If you change your cat's diet, be sure to check with a professional or take time to research the condition. The wrong diet may increase the possibility of stone and crystal formation, making the condition worse. A diet of ONLY dry, commerically bought food is dangerous and unhealthy for your pet. **Dry Pet Food was designed in the 1970s for owner convenience and NOT tailored for proper pet nutrition or pet health.**

**Thank you to for the following information:
Struvite crystals are also referred to as triple phosphate (magnesium ammonium phosphate), and when several crystals join together to form stones, they can become life-threatening to the cat. These stones can range in shape and size, and when they block the urinary tract, they can quickly lead to kidney failure.

The incidence of struvite crystals in cats coincides exactly with the advent and widespread use of dry commercial cat foods. These diets became popular in the 1970’s, and since that time, cats have been subjected to this very painful and unnecessary condition. (These ‘foods’ were not developed for the optimal health of cats, but rather for the convenience of the owner, and for the profits of the commercial pet food manufacturers.)

The cause of struvite crystals in cats is dry commercial pet foods. Due to the lack of moisture in the diet, the urine becomes too concentrated, and due to the use of plant-based ingredients in dry kibble, the urine becomes too alkaline. An alkaline environment in very concentrated urine predisposes struvite formation. Struvite crystals do not tend to appear in a more acidic environment and where the urine is more dilute. The cat is not a natural water drinker, as it has evolved over millions of years, in a very arid part of the planet, and derived most of its moisture from its prey.

Consequently, the domestic cat which is fed a diet of dry foods is chronically dehydrated.

Acidifying the diet with veterinary prescription diets does not work. There has been little or no progress in the treatment of struvite crystals in the traditional veterinary community, more interested in selling you cat food than in caring for the health of your animal.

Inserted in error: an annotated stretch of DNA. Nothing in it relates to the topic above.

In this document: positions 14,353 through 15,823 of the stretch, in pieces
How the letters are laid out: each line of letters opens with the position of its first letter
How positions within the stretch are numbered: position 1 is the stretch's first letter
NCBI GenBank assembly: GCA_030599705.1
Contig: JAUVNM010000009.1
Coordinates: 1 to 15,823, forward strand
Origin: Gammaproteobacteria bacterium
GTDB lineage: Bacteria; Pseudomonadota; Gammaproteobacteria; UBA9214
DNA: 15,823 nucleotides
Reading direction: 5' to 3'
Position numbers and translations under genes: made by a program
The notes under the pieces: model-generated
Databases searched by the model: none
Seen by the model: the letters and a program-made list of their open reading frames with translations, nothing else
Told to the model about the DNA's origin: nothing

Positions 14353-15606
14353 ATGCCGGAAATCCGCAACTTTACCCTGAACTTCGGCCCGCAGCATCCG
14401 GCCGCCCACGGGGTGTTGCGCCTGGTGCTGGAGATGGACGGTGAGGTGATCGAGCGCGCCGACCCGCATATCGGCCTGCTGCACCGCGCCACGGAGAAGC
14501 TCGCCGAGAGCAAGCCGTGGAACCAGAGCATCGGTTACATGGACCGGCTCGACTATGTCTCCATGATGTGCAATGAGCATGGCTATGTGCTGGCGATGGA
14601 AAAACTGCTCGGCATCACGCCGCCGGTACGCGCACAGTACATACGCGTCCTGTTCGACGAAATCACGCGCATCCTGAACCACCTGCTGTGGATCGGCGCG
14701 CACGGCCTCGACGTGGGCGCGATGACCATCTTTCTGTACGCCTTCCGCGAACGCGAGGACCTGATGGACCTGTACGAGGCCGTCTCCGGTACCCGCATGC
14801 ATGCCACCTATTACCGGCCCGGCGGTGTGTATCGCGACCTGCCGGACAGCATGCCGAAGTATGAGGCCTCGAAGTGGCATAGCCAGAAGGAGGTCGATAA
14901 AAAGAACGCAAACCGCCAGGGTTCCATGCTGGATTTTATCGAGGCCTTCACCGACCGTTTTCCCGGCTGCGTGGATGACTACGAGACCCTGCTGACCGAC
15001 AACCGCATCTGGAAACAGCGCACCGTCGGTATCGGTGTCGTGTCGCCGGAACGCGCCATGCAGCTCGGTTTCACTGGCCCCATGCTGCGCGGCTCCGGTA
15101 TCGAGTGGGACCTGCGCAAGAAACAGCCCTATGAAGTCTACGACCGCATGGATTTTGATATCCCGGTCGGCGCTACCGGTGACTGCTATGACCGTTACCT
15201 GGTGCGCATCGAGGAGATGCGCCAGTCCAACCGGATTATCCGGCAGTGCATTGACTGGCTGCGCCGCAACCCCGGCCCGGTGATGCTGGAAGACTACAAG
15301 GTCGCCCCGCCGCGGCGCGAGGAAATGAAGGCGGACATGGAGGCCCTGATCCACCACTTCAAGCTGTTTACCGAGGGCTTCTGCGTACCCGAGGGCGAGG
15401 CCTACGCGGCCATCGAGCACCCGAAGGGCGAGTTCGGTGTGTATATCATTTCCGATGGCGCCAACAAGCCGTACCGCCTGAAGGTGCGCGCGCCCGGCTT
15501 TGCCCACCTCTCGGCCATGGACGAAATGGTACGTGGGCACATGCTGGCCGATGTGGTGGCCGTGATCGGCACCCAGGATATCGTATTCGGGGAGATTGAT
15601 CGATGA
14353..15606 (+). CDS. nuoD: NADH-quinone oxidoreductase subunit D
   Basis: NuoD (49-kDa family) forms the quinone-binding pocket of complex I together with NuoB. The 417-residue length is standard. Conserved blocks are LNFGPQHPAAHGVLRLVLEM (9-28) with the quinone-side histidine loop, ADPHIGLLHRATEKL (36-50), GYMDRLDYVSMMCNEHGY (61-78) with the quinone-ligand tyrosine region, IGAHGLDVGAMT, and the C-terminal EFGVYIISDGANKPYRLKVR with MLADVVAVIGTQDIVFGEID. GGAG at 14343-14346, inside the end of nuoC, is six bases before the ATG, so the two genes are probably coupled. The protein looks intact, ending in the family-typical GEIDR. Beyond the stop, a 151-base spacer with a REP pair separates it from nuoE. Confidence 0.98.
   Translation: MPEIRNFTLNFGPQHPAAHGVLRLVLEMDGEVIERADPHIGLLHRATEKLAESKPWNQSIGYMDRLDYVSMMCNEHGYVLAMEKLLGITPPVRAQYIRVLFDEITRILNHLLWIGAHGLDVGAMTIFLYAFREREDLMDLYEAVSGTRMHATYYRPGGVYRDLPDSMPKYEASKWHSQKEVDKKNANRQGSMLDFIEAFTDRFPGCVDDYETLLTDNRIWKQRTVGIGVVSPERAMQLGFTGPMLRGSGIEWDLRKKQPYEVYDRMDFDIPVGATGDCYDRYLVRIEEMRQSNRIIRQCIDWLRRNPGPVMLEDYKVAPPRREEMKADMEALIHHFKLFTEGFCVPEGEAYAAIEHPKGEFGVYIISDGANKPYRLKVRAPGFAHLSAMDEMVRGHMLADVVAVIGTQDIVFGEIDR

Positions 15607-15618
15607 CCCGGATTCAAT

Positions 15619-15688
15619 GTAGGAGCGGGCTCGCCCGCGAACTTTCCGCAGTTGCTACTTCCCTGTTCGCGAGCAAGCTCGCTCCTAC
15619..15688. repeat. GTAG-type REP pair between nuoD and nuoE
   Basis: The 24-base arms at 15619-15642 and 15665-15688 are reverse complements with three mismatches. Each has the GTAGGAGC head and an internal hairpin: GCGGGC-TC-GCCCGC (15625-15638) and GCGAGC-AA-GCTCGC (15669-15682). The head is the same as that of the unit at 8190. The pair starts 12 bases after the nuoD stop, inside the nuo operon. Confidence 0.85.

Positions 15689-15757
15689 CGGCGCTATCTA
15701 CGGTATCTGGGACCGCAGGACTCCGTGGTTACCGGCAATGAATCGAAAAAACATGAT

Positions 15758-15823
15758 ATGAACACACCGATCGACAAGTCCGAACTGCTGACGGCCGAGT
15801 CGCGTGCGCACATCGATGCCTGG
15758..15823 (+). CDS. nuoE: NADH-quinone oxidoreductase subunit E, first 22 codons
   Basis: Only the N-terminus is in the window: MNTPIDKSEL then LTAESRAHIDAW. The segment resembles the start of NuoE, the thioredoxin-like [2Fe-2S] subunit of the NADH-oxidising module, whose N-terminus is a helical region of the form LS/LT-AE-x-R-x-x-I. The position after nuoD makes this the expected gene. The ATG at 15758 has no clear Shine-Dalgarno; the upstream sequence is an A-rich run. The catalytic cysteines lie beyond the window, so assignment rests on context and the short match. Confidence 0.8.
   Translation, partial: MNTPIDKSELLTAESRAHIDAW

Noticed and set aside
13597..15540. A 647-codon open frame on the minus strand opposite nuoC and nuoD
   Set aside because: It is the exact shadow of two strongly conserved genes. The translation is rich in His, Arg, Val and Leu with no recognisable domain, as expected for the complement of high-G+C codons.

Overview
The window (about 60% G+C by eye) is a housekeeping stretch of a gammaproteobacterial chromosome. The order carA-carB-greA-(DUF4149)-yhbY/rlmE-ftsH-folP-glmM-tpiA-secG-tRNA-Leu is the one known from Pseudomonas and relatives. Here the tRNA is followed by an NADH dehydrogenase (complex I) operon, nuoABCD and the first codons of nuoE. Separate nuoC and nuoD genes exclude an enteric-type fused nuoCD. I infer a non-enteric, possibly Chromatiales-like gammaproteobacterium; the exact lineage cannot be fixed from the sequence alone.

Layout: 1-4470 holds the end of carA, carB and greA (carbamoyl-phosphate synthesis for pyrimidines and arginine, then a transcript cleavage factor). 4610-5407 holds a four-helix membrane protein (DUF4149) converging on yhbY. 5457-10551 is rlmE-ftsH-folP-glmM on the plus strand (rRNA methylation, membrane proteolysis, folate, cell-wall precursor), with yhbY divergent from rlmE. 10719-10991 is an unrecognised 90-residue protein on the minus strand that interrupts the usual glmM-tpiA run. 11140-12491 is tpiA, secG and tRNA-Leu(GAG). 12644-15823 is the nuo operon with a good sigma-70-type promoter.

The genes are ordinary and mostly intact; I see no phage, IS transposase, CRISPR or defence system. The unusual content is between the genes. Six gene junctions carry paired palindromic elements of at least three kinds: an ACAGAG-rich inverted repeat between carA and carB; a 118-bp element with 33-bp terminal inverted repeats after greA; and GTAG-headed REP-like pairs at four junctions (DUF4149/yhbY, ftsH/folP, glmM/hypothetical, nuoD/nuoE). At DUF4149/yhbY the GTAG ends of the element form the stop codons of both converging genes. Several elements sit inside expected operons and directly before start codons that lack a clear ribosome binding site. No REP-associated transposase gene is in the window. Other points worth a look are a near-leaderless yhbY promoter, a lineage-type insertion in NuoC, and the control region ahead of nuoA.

Best way to avoid this is to feed the cat correctly. When the cat consumes a balanced, natural diet of raw meat, the urine can maintain a more natural pH. The water content of the food (typically 75 – 80% moisture) creates a more dilute urine, and struvite formation, does not occur.**

How to feed your dog and cat correctly:

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Here is a great blog on preventing urinary crystals in your pets:


Many of us would be shocked to learn what goes into our pets' food. The commercial pet food industry is designed for profit and not for optimal pet health.

A great source of information for pet owners is the book by Ann M. Martin titled, Food Pets Die For: Shocking Facts About Pet Foods. In her book, Ann M. Martin explains how pet foods are made from meats "not suitable for human consumption" and the origins of this meat which, to pet owners, may sound like something out of a horror movie.

If you want a quick read and to learn more, here is a very informative blog by Dr. Jeff Feinman, Certified Veterinary Homeopath at